Anna Tietze unpacks William Etty’s, Classical Composition: Bacchanal in the December edition of Masterpiece of the Month
About Masterpiece of the Month
Reflecting on the 150th anniversary exhibition of Iziko’s Art Collection this year, distinguished UCT art historian Anna Tietze is presenting an essay each month shining some light on an artwork of her choice from the gallery’s historical collection. Anna Tietze is the author of A History of the Iziko South African National Gallery: Reflections on Art and National Identity (UCT Press, 2017).
This is one of the works presented to the gallery in 1938 by the Australian-born mining magnate Sir Edmund Davis. Davis moved to South Africa in the 1870s as a young man, but by the 1890s he and his wife Mary had settled in London. Here they befriended contemporary – though traditionally-inclined – artists and began to build up a collection of largely English art. In the early years of the twentieth century, they presented four works from their collection to the newly-established Johannesburg Art Gallery (1910) and thirty to the Luxembourg Museum in Paris (1915). In 1934, Edmund Davis made a return visit to South Africa. Once again he proposed to offer works from his collection to the Johannesburg Art Gallery but he was persuaded to turn his attention this time to Cape Town instead.
In 1935, 1936, and again in 1938, a year before his death, Davis gave a range of works to the South African National Gallery, numbering forty-eight in all. All were by British artists and this Etty is the earliest of them, dating as it does from the early nineteenth century. The presentation was gratefully received but it further added to the very British focus of the gallery’s collection, something that many were hoping to reverse in favour of a much greater emphasis on the national school.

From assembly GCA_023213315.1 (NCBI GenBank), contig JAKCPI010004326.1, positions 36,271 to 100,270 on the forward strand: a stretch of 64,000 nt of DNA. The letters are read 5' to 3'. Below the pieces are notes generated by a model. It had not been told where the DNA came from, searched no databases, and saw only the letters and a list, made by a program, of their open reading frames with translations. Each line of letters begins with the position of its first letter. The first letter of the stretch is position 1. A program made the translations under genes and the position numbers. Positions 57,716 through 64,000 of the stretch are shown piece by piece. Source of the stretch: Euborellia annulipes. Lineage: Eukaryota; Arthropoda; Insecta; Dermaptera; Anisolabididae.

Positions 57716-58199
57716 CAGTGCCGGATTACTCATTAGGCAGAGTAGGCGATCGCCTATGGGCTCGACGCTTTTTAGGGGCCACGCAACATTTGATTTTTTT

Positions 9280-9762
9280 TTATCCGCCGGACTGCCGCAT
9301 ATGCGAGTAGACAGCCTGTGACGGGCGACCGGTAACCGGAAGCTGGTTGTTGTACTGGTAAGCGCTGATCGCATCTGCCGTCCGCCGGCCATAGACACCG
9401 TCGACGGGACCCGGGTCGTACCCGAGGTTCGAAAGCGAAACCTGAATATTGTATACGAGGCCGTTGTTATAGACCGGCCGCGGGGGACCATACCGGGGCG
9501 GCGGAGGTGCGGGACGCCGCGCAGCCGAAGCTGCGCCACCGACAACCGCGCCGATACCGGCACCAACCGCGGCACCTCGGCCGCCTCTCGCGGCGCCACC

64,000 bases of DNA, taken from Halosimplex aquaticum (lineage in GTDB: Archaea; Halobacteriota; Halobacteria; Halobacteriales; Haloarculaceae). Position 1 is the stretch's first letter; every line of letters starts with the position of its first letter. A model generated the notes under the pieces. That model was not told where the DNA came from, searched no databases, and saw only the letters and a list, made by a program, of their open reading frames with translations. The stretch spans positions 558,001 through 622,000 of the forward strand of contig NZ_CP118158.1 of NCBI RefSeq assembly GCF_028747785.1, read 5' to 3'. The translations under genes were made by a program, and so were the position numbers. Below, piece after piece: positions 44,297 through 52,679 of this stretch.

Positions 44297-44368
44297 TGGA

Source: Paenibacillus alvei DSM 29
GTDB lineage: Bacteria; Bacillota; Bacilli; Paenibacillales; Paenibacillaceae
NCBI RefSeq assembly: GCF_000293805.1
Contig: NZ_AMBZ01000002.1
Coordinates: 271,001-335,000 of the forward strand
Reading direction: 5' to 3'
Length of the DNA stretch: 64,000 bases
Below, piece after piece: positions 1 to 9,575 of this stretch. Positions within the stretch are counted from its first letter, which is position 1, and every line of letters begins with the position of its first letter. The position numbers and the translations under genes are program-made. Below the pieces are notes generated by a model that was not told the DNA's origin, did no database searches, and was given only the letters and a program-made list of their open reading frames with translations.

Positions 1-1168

Analysis of the work
William Etty (1787-1849) was one of the very few British artists painting the nude in the early years of the nineteenth century – and the majority of his paintings were of the female nude. These sensuous and semi-erotic works made Etty a controversial artist in his day. Indeed, he was heavily criticised in many quarters for painting what was frequently described as little more than a kind of pornography.i And yet he also had plenty of admirers and his work often sold for high prices.
As the title of this work suggests, this is a nineteenth-century reworking of a theme from ancient Greece: bacchanales were pagan celebrations of Bacchus, the god of wine and fertility. The celebrations were particularly associated with women, followers of Bacchus called bacchante or maenads, and were characterised by drunkenness and wild orgiastic dancing. Commemorated in ancient literature and art, the bacchanale was one of the pagan themes revived by Italian artists in the Renaissance as part of their drive to revive and celebrate ancient classical culture.